China Focus: Our top stories featuring China’s cosmetics industry

By Amanda Lim

- Last updated on GMT

We round up of our most-read news pieces about China  ©GettyImages
We round up of our most-read news pieces about China ©GettyImages
We round up of our most-read news pieces about China, featuring Shiseido’s insights into the biggest opportunities, the growing personal care market and the Chinese company that hopes to go global with its vegan collagen.

1 – DSM introduces needle-free cosmetic solutions aimed at the Chinese market

DSM introduced its needle-free “Light Medical Beauty”​ at PCHi in Gunagzhou, as an alternative solution to invasive medical procedures.

Regional marketing lead Fabrice Guillemard estimated that China’s medical beauty market was worth $22bn in 2018.

“It’s a very huge market and more and more consumers are going for plastic surgery or less invasive actions like botox,” he said.

This shows little signs of slowing down as consumers who choose to opt for semi-invasive cosmetic solutions are getting younger and younger.

This behaviour is cultivated by the selfie phenomenon in China, explained Guillemard.

2 – Child’s play: Baby personal care market will be worth $2.8bn by 2023

The baby-specific personal care market in China will double to $2.8bn by 2023​, according to new research which highlights the benefits of premiumisation and the impact of the relaxation of China’s one-child policy.

Market research firm Mintel estimates that total sales grew at a CAGR of 19% from 2013 to 2018 and was worth ¥9.6bn ($1.4bn) in 2018.

Within the market, skin care is the largest segment, accounting for 60% of the market.

Bath and soap segment is the second largest, taking up 31% of the overall market, followed the hair segment which accounts for roughly 10%.

3 – Shiseido’s China insights: Whitening, prestige and make-up are biggest opportunities

Shiseido expects whitening products, prestige beauty and make-up products to be the focus​ in the Chinese cosmetics market.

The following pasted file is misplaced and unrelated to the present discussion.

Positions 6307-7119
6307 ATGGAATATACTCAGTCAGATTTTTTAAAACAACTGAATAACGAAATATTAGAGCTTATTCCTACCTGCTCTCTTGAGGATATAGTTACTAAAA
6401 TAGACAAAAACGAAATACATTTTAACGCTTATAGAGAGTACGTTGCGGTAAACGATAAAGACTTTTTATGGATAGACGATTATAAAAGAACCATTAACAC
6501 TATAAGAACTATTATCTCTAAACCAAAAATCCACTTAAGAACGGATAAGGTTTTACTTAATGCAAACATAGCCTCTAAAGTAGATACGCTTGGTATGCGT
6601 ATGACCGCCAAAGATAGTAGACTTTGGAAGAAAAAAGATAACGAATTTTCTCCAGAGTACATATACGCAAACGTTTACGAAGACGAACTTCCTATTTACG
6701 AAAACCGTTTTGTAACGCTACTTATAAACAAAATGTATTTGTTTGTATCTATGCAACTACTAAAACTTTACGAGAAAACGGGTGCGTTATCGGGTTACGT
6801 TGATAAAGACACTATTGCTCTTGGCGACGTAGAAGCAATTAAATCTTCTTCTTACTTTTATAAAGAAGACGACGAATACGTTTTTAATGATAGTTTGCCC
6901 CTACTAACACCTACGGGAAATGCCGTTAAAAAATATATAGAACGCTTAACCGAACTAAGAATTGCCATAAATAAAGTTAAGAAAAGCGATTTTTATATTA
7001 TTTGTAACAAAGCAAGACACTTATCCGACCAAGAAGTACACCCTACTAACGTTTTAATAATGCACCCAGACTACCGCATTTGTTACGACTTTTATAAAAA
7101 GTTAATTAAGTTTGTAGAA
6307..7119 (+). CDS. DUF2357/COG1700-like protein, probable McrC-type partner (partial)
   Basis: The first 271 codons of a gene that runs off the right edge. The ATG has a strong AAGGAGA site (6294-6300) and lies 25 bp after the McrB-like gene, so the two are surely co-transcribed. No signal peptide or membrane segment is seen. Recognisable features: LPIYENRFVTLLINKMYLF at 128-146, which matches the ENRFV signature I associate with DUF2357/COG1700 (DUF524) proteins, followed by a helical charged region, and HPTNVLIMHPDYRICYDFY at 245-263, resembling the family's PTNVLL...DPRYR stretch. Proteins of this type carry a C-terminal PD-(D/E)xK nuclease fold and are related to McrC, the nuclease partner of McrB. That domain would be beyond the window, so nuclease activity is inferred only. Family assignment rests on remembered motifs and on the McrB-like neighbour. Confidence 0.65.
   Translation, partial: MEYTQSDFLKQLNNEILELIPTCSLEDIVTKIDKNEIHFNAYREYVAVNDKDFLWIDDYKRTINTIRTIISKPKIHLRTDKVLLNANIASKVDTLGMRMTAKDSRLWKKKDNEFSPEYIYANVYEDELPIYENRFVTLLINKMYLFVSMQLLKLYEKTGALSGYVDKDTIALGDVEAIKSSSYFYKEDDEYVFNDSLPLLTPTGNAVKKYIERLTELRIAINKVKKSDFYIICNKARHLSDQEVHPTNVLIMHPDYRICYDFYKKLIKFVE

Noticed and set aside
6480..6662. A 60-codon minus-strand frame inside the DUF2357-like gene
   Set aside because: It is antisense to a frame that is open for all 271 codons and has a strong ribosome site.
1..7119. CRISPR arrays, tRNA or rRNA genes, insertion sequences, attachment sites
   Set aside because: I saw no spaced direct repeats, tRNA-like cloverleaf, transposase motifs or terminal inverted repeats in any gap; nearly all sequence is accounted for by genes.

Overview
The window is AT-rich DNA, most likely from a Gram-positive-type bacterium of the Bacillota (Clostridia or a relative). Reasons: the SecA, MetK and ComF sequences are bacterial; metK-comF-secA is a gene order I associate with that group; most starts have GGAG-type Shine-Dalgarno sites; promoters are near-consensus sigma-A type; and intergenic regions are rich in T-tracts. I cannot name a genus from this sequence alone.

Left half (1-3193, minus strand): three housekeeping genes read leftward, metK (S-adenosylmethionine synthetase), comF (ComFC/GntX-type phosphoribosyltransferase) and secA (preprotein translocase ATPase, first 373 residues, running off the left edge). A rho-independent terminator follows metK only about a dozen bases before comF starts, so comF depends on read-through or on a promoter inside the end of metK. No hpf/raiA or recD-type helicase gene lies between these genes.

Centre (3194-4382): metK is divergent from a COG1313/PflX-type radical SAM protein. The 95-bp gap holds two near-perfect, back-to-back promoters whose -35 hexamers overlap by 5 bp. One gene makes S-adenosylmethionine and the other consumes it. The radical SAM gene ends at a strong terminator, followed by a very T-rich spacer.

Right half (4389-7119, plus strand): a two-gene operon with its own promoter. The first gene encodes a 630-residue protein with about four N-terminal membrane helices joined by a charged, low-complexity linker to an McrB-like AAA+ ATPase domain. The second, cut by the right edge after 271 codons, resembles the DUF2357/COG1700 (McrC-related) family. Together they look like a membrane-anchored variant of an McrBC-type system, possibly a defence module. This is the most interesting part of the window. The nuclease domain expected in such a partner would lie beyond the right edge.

While concerns like anti-pollution are rising, Shohei Tamura, president of Shiseido China Innovation Centre, claimed that whitening was still the biggest concern in Asia, including China.

According to a survey conducted by Shiseido, the top four concerns of Asian women all relate to skin tone darkening.

The top concern among Chinese consumers is yellowish, sallow skin.

As such, Shiseido is still investing into this area of research, despite being one of the leaders in the category.

“We still have a lot of problems and we cannot 100% satisfy consumer’s needs,” Tamura admitted.

Currently Shiseido’s R&D team is looking into the internal factors that can affect skin tone and exploring the effect of increased blood capillaries on hyperpigmentation.

4 – Chinese firm aiming to go global with its animal-free collagen alternative

Chinese firm Jland Biotech has developed an animal-free collagen​ to mimic and replenish the levels of type-3 collagen in skin.

Reallagen is created with yeast fermentation technology and is genetically engineered to imitate type-3 collagen.

It was designed to have the same structure as human collagen and has good compatibility with human skin.

Serene Yuan of Jland Biotech said Reallagen solves a real pain point in the cosmetics industry.

“In cosmetics, people are looking for animal-free ingredients. Our collagen follows that trend. It’s safe for vegans and can be used for halal products. We believe it is the future,” said Yuan.

5 – Sensient answers China’s make-up safety concerns with food-grade pigments

Sensient believes there is plenty of opportunity in China for its food-grade pigments​ because beauty consumers are continuing to prioritise health and safety.

“With food-grade pigments, we have a way to reassure them that pigments are healthy and that's why they are more important in China compared to other countries,” said Virginie Boulier, marketing and application manager of Sensient.

Sensient believes the colour cosmetics category will continue accelerating as Chinese consumers become more interested in make-up.

“I was told only 40% of women in China wear make-up to work. That means there are still 60% of women who are not, so there’s a big opportunity to grow in the make-up category,” said Boulier.

Those who do not wear make-up hesitate because of safety concerns.

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